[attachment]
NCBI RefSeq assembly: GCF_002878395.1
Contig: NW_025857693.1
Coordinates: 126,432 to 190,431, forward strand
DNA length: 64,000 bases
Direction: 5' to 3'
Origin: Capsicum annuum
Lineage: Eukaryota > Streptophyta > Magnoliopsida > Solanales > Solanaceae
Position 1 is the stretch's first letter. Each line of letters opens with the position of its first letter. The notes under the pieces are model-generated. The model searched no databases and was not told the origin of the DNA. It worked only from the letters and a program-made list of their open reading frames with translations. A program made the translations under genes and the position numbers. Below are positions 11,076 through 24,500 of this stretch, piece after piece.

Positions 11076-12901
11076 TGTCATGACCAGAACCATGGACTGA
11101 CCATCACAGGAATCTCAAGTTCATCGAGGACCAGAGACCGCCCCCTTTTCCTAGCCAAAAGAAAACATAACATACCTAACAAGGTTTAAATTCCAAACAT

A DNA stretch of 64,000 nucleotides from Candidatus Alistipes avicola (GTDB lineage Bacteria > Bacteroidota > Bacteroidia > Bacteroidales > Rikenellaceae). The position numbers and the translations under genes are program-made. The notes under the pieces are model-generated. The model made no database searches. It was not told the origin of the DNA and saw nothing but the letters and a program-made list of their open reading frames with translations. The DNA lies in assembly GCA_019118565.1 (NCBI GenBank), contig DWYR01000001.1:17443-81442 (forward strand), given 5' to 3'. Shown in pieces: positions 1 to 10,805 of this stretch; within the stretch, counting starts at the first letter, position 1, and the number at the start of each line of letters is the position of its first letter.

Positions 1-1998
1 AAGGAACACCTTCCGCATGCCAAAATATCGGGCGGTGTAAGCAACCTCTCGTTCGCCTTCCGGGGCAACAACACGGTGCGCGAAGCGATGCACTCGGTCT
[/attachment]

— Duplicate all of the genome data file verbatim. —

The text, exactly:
NCBI RefSeq assembly: GCF_002878395.1
Contig: NW_025857693.1
Coordinates: 126,432 to 190,431, forward strand
DNA length: 64,000 bases
Direction: 5' to 3'
Origin: Capsicum annuum
Lineage: Eukaryota > Streptophyta > Magnoliopsida > Solanales > Solanaceae
Position 1 is the stretch's first letter. Each line of letters opens with the position of its first letter. The notes under the pieces are model-generated. The model searched no databases and was not told the origin of the DNA. It worked only from the letters and a program-made list of their open reading frames with translations. A program made the translations under genes and the position numbers. Below are positions 11,076 through 24,500 of this stretch, piece after piece.

Positions 11076-12901
11076 TGTCATGACCAGAACCATGGACTGA
11101 CCATCACAGGAATCTCAAGTTCATCGAGGACCAGAGACCGCCCCCTTTTCCTAGCCAAAAGAAAACATAACATACCTAACAAGGTTTAAATTCCAAACAT

A DNA stretch of 64,000 nucleotides from Candidatus Alistipes avicola (GTDB lineage Bacteria > Bacteroidota > Bacteroidia > Bacteroidales > Rikenellaceae). The position numbers and the translations under genes are program-made. The notes under the pieces are model-generated. The model made no database searches. It was not told the origin of the DNA and saw nothing but the letters and a program-made list of their open reading frames with translations. The DNA lies in assembly GCA_019118565.1 (NCBI GenBank), contig DWYR01000001.1:17443-81442 (forward strand), given 5' to 3'. Shown in pieces: positions 1 to 10,805 of this stretch; within the stretch, counting starts at the first letter, position 1, and the number at the start of each line of letters is the position of its first letter.

Positions 1-1998
1 AAGGAACACCTTCCGCATGCCAAAATATCGGGCGGTGTAAGCAACCTCTCGTTCGCCTTCCGGGGCAACAACACGGTGCGCGAAGCGATGCACTCGGTCT